Cognitive functional therapy compared with core exercise and manual therapy in patients with chronic low back pain: randomised controlled trial

Review written by Ben Cormack info

Key Points

  1. Cognitive functional therapy did not outperform specific core training and manual therapy for low back pain or disability.
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Low back pain (LBP) is a very common problem and is the leading cause of pain and disability globally. It is now starting to be recognized as a biopsychosocial issue (1) that is influenced by many factors. Cognitive functional therapy (CFT) is directed at the multidimensional nature of LBP and is a targeted approach that is individualized to the patient’s profile and follows three main components: 1) making sense of pain; 2) exposure with control; and 3) lifestyle changes.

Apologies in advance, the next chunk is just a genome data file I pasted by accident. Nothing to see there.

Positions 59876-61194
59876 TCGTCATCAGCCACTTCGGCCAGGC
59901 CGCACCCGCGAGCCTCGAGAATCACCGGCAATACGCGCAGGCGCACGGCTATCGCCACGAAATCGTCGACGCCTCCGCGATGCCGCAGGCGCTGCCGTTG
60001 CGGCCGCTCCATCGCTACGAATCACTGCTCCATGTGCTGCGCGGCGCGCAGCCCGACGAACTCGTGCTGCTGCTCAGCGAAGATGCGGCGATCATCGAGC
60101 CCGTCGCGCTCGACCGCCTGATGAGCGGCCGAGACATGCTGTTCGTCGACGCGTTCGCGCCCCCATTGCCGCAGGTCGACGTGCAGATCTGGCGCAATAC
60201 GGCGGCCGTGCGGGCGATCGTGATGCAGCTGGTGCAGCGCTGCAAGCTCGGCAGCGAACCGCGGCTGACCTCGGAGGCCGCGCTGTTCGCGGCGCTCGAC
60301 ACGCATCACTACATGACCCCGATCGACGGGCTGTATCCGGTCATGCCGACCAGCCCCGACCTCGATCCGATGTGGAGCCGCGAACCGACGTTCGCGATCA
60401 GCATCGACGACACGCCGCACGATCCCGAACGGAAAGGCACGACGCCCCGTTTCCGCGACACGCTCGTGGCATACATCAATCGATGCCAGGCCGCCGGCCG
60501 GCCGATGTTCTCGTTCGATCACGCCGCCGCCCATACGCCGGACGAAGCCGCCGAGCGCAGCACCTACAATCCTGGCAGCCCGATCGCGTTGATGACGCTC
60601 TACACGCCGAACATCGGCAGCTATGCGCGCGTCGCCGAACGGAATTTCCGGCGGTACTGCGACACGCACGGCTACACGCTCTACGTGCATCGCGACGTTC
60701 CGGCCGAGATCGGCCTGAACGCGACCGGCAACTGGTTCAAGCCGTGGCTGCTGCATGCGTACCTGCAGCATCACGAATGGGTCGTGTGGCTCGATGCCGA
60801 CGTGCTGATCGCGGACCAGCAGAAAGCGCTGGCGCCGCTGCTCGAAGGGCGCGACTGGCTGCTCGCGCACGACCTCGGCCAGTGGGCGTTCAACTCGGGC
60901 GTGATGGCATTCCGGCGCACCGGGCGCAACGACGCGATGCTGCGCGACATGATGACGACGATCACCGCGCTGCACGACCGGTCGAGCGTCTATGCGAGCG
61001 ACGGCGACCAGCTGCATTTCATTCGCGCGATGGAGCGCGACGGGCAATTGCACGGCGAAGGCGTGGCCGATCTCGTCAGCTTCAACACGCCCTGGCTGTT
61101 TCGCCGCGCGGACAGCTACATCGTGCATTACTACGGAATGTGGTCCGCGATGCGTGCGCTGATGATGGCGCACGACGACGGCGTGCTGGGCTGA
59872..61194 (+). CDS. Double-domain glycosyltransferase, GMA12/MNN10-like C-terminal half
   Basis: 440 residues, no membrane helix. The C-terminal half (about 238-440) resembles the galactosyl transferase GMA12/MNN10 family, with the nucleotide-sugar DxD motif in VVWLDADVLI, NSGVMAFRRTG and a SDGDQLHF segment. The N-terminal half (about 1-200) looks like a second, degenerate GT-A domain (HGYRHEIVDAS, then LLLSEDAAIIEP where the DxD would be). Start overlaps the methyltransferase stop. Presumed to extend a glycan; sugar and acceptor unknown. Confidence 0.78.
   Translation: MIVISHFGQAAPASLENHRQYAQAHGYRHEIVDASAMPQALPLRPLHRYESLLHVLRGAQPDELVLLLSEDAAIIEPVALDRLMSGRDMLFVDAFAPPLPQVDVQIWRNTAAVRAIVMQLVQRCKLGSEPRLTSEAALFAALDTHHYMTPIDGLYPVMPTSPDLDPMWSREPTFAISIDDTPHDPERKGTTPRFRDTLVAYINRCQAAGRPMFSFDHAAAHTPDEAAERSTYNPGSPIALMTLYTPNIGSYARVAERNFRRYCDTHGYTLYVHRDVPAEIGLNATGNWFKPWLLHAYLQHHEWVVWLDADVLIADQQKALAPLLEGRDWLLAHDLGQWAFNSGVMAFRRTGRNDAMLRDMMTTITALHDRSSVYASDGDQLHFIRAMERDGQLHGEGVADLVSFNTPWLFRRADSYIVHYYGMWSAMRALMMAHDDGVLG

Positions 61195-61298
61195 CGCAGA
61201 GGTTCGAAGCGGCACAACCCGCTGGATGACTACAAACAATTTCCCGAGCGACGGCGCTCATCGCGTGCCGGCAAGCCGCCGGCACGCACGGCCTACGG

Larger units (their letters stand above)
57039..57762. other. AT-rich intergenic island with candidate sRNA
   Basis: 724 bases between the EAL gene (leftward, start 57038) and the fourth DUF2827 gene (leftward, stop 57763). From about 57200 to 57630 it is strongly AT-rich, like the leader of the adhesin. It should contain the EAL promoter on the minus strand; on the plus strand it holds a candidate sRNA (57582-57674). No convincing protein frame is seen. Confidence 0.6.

Previous research has focused on the ‘CFT’ approach for treating LBP with some success, although there have been some flaws highlighted (such as inappropriate intention to treat analysis and high risk of attrition bias) (2).

The aim of this study was to overcome some of these methodological problems and determine whether CFT is better than a program looking at specific core training and manual therapy (CORE-MT) for LBP. The authors did not give a hypothesis on a specific outcome.

Low back pain is the leading cause of pain and disability globally.
Taking the results at face value, both approaches (CFT and specific core training + manual therapy) may be equally successful.


  • This was a parallel group, randomized controlled trial that was pre-registered and reported using the CONSORT statement.
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